Land Crabs

 

 

 

 

 

 

 

 

 

 

Rolling Harbour dug up this fact sheet on land crabs in The Bahamas.  Not sure
about all of the specific details, but a good place to start regarding their basic
ecology.  To me, the biggest gaps in our knowledge of their life history is the
transition from their pelagic larval stage (just like many marine fishes) to
their terrestrial life.

To my knowledge, very little is known about this transition phase.  When, where, and how do they move back onto land?  It is very likely this life stage serves as a critical bottleneck on population sizes (a bottleneck similar to many marine fishes).    Looking at adult land crab abundance across the islands, one can infer the importance of mangrove creeks for their life history, very likely at this small juvenile stage.  Islands with the greatest number/size of creeks support the largest land crab populations (Andros in particular).  Within islands, land crabs are most abundant in areas of the most extensive mangrove systems (Cherokee and Little Harbour on Abaco for instance).  It is not a big leap to surmise these areas support the largest adult populations because the juveniles first access the coppice via the creeks systems.  Yet another reason why mangrove creek systems are an essential component of the Bahamian Islands.  I would love to see more study on the role of creeks in supporting land crab populations.

By | 2017-12-01T14:04:48-04:00 August 18th, 2012|Categories: Invertebrates, Mangroves and Creeks, Plants|2 Comments

About the Author:

Craig Layman
My lab’s interdisciplinary pursuits provide for a multi-faceted understanding of environmental change in the coastal realm. We are ecologists, asking questions that span population, community, ecosystem and evolutionary sub-disciplines. We often use a food web based perspective, exploring top-down (e.g., predation) and bottom-up (e.g., nutrient excretion) mechanisms by which animals affect ecosystem processes. All of our efforts are framed within a broader outreach framework, directly integrating science and education, using approaches such as this website.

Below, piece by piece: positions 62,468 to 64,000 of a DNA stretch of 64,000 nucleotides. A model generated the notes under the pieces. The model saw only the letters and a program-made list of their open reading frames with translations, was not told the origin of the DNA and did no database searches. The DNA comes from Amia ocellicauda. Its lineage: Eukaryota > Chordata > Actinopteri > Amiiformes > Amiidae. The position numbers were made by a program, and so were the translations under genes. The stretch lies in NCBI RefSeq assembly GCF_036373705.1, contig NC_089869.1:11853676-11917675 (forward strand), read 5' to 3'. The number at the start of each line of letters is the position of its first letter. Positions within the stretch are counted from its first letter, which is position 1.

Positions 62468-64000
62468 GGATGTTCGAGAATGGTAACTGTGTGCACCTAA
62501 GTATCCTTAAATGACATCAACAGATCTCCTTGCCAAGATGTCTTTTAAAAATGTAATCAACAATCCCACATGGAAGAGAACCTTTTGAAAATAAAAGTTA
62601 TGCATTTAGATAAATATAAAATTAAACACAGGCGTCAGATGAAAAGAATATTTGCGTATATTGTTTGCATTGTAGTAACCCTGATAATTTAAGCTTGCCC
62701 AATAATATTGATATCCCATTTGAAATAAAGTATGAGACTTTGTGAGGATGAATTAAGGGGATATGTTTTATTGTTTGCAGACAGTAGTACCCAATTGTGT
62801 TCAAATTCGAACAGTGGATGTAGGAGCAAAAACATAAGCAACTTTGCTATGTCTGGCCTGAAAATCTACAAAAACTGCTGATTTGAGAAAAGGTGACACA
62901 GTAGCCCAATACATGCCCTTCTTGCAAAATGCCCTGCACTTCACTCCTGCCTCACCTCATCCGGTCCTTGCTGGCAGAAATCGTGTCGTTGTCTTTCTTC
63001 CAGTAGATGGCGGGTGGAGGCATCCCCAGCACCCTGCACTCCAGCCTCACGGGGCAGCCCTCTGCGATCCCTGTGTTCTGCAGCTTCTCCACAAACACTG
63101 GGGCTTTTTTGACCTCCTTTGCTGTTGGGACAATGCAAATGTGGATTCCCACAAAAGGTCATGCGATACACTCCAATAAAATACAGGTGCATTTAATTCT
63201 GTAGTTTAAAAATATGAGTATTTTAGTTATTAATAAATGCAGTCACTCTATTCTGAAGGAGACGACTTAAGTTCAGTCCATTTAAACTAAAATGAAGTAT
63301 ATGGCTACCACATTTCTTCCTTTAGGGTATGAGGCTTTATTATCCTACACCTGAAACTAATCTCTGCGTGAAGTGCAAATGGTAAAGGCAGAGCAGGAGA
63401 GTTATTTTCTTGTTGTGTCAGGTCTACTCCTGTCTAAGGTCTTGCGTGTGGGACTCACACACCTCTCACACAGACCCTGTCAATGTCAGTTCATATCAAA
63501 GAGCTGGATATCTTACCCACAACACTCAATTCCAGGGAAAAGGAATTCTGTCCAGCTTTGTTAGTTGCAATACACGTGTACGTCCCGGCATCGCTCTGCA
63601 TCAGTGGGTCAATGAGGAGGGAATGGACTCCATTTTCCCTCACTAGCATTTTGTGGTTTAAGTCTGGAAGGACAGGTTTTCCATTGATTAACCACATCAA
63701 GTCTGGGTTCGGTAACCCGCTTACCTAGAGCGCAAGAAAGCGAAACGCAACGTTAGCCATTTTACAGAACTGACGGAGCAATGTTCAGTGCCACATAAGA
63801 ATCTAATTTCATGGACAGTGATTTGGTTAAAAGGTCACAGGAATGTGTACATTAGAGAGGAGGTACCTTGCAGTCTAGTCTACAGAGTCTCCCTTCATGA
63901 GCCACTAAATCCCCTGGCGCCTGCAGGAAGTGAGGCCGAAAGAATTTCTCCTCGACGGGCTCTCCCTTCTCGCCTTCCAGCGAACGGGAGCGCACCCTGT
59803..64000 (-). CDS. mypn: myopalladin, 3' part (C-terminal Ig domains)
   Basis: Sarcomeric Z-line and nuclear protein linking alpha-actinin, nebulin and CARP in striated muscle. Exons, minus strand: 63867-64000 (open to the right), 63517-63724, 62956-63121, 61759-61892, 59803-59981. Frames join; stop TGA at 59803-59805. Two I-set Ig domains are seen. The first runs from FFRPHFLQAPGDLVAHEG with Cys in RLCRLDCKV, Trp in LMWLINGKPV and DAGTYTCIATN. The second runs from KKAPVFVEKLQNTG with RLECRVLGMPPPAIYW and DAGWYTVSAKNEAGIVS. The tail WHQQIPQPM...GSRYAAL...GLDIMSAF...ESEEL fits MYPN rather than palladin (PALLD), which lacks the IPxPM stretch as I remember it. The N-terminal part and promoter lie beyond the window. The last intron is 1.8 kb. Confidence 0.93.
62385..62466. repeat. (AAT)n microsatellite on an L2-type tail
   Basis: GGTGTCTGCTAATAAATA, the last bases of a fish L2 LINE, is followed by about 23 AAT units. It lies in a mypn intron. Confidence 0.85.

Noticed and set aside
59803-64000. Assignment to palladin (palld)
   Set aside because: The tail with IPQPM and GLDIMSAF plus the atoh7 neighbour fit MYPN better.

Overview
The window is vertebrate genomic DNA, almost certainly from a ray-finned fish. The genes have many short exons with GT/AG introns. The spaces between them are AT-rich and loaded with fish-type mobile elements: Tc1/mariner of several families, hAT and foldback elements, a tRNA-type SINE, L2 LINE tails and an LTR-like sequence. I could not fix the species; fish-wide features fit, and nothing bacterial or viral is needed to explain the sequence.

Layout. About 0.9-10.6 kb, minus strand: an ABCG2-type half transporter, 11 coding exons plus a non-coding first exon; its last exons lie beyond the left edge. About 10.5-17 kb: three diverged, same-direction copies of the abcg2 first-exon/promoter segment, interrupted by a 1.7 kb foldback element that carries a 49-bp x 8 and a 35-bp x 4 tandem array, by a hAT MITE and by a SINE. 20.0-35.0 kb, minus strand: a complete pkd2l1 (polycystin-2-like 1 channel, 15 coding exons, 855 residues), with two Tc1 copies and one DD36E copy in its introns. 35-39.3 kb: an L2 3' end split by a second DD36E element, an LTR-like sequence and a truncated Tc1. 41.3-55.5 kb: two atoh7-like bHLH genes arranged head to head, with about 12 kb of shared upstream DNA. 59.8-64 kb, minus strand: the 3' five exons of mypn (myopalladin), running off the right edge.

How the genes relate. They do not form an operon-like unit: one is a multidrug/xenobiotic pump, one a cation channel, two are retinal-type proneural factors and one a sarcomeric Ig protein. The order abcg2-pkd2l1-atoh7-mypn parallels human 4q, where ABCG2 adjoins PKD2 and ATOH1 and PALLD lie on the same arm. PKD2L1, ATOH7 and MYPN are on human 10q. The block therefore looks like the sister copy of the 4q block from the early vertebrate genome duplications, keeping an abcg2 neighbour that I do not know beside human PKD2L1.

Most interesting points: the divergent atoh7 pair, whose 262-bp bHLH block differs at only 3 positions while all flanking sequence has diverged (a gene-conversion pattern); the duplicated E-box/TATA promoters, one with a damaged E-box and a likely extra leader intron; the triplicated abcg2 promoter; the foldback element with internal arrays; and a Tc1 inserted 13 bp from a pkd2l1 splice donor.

2 Comments

  1. Avatar
    Peak Test Extreme April 24, 2017 at 4:18 pm

    I really like your writing style, superb info, appreciate it for posting :D.

  2. Avatar
    JOSE RIVERA May 4, 2018 at 10:46 am

    MANY REGULATION HAVE BEEN PUT INTO PLACE TO PRESERVE THE BLUE LAND CRAP. THE REALITY IS THAT CONTRUCTION OF RECIDENTIAL AND COMMERTIAL BUILDINGS HAVE DESTROID MUST OF THE AVITAT. UNFAIRLY EXESIVE REGULATION ARE USE TO TARGET FISHIRS WHEN IT SHOULD BE TARGETING THE BUILDERS WHO DESTROID THEIR HAVITAT. IN FLORIDA WOOD TRAPS ARE NOT ALLOW. THAT IS NOT RIGHT. WOOD TRAPS WILL NOT HARD THE CRAP. WHO APPROVE THIS REGULATION HAVE NOT SEE A CRAP EVER. NOT FAIR. NEED TO BE CHANGED.

Leave A Comment